Diego Martínez, a low-profile coach and product of the “Monchi Factory” (winning with Sevilla’s youth team and taking Sevilla B up to Spain’s second division), is now at the helm at recently promoted Granada, who have no glittering stars and catch the eye with their commitment and togetherness. Their biggest name is the seasoned Soldado, who brings a certain astute seniority to the side at difficult moments, and their formula is coarse but effective: positioning, smart collective movement, concentration, and an instinct for punishing opponents.
A far cry from tiki-taka
This is a long way from Spanish football’s finest hours, with its tiki-taka that made heads spin and bore limited but gilt-edged chances. From a brand of football that brought silverware, to both La Roja and Barça, a footballing method with Xavi and Iniesta at its heart, countering the old myth of force and fury and turning Spain into a major exporter of managers and players for the first time. Ever since, Spain has been football’s biggest certified designation of origin, its most exportable product, let’s say. But football, like everything in life, shifts and swings, and here we have Granada at the top of the table applying a different formula.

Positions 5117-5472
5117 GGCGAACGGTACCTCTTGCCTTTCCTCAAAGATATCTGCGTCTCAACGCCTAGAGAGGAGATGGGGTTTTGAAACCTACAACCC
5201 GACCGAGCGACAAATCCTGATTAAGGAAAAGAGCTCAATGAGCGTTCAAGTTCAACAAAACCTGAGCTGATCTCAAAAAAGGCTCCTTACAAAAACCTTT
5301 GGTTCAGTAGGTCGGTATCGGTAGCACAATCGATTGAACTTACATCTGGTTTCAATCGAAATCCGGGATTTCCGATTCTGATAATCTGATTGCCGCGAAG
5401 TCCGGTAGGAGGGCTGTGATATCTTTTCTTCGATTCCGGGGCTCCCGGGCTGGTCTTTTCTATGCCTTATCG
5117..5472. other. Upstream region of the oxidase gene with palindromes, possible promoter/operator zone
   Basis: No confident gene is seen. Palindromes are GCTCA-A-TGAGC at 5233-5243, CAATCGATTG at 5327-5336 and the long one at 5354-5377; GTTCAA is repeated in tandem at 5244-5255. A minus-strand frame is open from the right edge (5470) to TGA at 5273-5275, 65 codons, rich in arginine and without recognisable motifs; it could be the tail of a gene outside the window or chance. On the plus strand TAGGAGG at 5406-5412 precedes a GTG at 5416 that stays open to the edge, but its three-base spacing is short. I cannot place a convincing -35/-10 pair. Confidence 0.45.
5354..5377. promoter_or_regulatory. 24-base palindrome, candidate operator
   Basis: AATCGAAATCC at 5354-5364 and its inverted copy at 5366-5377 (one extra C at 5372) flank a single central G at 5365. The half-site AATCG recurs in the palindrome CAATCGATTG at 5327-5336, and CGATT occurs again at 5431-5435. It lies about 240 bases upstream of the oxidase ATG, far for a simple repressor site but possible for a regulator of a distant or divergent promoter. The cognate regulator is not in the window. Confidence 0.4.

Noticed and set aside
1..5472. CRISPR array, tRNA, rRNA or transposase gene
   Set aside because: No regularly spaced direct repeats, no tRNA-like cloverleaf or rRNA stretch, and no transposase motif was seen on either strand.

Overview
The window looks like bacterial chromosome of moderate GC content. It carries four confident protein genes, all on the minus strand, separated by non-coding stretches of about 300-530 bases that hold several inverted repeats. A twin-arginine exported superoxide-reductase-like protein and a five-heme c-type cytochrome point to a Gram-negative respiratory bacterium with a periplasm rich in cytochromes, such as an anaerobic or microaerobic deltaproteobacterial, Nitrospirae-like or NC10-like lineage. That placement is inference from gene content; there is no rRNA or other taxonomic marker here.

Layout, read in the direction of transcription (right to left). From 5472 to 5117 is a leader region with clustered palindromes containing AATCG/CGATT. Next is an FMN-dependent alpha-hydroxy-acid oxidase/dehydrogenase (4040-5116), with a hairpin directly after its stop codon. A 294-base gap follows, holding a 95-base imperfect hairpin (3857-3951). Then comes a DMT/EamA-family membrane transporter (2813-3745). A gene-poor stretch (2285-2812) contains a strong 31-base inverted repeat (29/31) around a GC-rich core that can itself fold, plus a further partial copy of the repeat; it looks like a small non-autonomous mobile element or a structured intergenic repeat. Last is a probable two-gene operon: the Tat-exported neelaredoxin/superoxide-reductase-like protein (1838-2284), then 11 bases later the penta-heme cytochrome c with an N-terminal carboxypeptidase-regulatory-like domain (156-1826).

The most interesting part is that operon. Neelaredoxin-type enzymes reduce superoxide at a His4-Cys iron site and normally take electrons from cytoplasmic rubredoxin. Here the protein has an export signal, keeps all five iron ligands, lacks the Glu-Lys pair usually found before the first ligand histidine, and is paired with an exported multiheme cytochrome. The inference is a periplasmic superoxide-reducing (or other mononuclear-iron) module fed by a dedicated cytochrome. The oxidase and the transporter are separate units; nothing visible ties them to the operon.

The word would be intensity, but I’m not sure it’s appropriate. Tiki-taka was intense in its zeal for possession, but Granada’s approach, like Cholo’s at Atlético, is physically intense, intense in the fight for every last inch on the pitch. As opposed to a drizzling rain that soaks through to the skin, almost forcing withdrawal, it creates a storm that blinds and startles. It’s all football and an equally worthy way to win – moreover, it is commendable that someone with more limited riches is able to win this way. It is more difficult to understand when there is someone with players that can offer more, and it’s not a matter of repeating well-known examples. That, though, is not the case with Granada, whose achievements adorn the front and back pages and bring happiness to the whole city.